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Residents ask Pittsburgh to halt demolition of vacant homes

This house at 2722 Hazelton Street in Perry Hilltop, shown, Tuesday, is an example of the blight upsetting some residents of the neighborhood.

Wednesday, May 29, 2013, 11:47 p.m.
 

Shakeeta Scott walks by a vacant house on Reed Street in the Hill District each morning.

The roof sags. Windows are missing, broken or boarded. Old tires pile up in the driveway. The garage is wide open, filled with garbage and discarded furniture.

“I don't know what's in there or what's going to jump out,” said Scott, 37, who lives just up the road.

“Tear that down. Knock that down,” chanted William Johnson, 18, who also lives nearby.

The city has marked 2351 Reed St. for demolition, one of hundreds of buildings it expects to tear down this year. But residents on Wednesday urged city council members to temporarily halt demolitions, especially in less affluent East End neighborhoods, where 329 buildings are on a condemnation list.

Council responded on Wednesday by requiring the Bureau of Building Inspection to consider a neighborhood's plan for the building or its historic context before applying to the city planning department for a demolition permit. The city, community organizations and community development corporations may petition the department for a hearing to halt any demolition.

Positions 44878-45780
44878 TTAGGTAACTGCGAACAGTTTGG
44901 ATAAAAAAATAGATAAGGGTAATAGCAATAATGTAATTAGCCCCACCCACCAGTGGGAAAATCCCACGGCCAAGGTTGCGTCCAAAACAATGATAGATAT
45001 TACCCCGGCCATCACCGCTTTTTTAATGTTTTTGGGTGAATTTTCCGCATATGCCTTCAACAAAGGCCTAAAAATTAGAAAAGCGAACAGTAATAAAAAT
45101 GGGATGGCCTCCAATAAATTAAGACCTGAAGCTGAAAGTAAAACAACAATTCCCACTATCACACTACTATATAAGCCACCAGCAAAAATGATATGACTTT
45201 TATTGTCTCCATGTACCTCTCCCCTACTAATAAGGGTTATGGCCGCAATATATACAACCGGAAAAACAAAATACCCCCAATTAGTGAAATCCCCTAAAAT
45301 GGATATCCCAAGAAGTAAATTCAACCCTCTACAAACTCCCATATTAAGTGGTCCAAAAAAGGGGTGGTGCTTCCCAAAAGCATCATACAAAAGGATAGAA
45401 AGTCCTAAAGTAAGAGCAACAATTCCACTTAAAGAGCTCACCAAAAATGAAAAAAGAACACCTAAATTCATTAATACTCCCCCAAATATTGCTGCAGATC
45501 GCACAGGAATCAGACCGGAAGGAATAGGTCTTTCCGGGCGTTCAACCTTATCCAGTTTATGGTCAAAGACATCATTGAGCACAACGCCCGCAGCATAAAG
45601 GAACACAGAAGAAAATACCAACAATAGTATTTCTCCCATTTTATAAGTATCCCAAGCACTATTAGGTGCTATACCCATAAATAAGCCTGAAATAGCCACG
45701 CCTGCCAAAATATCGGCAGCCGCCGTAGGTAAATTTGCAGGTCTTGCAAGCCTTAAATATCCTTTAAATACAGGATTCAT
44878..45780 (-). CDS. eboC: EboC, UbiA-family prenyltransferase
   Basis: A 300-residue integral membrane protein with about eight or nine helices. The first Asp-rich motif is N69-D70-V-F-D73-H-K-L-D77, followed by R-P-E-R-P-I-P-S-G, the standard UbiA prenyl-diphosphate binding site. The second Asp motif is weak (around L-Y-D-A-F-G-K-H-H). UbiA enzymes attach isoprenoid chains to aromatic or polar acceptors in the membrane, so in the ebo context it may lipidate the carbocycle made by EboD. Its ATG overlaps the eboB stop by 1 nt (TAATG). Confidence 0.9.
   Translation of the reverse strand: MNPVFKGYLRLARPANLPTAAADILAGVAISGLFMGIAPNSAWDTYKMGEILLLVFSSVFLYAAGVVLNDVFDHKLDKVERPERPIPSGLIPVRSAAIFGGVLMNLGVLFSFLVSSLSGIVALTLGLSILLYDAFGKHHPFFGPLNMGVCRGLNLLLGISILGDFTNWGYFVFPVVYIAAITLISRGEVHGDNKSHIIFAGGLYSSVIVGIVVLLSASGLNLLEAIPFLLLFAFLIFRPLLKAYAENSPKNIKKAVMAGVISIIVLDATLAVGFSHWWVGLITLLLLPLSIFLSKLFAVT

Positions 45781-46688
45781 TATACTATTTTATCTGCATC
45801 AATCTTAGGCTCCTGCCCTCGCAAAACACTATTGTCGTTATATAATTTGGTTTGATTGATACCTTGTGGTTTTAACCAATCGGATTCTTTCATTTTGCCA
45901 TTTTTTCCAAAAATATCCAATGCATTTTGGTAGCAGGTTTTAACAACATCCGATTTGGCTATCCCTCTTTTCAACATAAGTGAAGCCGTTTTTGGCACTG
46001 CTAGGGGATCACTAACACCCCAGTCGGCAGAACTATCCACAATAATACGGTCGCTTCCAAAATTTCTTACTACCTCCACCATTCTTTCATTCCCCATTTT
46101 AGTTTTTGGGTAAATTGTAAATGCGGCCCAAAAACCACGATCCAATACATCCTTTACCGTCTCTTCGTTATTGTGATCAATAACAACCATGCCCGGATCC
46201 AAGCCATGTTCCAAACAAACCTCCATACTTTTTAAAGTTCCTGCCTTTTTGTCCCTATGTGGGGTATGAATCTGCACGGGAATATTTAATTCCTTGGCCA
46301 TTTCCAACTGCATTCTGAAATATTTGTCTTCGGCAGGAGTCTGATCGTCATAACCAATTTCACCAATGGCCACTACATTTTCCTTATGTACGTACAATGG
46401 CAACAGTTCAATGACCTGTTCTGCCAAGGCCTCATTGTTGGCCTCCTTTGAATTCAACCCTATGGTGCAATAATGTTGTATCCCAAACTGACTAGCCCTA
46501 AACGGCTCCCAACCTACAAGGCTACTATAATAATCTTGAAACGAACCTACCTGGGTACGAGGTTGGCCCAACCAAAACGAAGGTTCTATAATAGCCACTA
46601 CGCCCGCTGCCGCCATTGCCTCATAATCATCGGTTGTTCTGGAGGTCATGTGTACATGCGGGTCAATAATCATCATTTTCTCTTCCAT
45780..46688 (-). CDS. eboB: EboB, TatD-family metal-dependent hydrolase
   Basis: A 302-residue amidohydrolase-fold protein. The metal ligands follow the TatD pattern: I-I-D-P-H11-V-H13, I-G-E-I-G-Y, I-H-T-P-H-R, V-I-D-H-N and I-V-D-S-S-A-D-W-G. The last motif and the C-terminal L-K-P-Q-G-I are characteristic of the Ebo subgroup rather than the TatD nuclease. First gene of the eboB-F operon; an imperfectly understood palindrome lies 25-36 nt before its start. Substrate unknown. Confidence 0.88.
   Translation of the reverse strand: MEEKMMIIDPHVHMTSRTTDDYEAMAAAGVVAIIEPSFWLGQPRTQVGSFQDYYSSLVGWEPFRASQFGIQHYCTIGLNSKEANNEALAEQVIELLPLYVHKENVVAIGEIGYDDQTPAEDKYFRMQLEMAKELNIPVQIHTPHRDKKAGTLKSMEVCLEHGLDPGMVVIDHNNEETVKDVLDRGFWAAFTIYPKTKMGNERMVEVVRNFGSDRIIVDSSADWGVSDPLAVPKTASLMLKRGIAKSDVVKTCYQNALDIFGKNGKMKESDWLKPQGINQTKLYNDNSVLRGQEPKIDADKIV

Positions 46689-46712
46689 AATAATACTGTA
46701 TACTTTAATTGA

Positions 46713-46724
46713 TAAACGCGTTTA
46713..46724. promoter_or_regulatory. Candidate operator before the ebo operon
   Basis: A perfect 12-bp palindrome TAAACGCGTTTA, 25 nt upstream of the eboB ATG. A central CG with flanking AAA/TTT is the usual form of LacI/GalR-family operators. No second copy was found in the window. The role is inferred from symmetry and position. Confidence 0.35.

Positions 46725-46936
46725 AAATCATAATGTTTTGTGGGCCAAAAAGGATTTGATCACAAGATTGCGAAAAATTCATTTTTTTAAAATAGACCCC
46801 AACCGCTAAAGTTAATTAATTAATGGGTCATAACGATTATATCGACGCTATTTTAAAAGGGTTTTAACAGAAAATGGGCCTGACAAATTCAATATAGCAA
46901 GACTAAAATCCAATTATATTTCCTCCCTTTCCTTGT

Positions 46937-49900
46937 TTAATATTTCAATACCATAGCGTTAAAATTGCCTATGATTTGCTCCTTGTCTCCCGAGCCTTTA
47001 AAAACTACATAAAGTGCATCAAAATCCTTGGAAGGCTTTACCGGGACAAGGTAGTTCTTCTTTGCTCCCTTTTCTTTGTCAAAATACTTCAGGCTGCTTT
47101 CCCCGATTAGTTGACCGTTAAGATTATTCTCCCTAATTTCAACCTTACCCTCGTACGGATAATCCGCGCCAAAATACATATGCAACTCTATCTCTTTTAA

“We're not saying, ‘Don't tear down houses that need to be torn down,'” said Tim Stevens, chairman of the Black Political Empowerment Project. “We think there should be some kind of balance between demolition and rehabbing.”

Stevens said the city could use the money it spends to tear down houses to pay for workers to rebuild them. He and others asked council to consider a plan championed by Councilman Bill Peduto during his mayoral campaign to use abandoned buildings as on-job training centers, where city residents could find work, learn building trades and rehabilitate older buildings.

The city spent more than $3.3 million last year tearing down homes and plans to spend $3 million this year.

“To keep things from being demolished, someone has to take responsibility for it,” said Paul Loy, the city's demolition manager. “Unfortunately, that rarely happens.”

Councilman Daniel Lavelle said it does happen. He can point to rehabbed and reinhabited houses in his district to prove it. Lavelle's district, which includes the Hill District and several North Side neighborhoods, pursues an “anti-demolition” policy, asking the city to spare houses neighborhoods think they can rehabilitate.

Demolishing homes can divide a neighborhood, pitting those who live near the dilapidated buildings against community organizations that want to save them, said Councilman Ricky Burgess, whose district includes Homewood and thousands of vacant properties.

“I think the community groups and the citizens need to be on the same page,” Burgess said.

Council intends to conduct a public hearing later on the issue.

Staff writer Bob Bauder contributed to this story. Aaron Aupperlee is a staff writer for Trib Total Media. He can be reached at 412-320-7986 or aaupperlee@tribweb.com.

 

 

 
 


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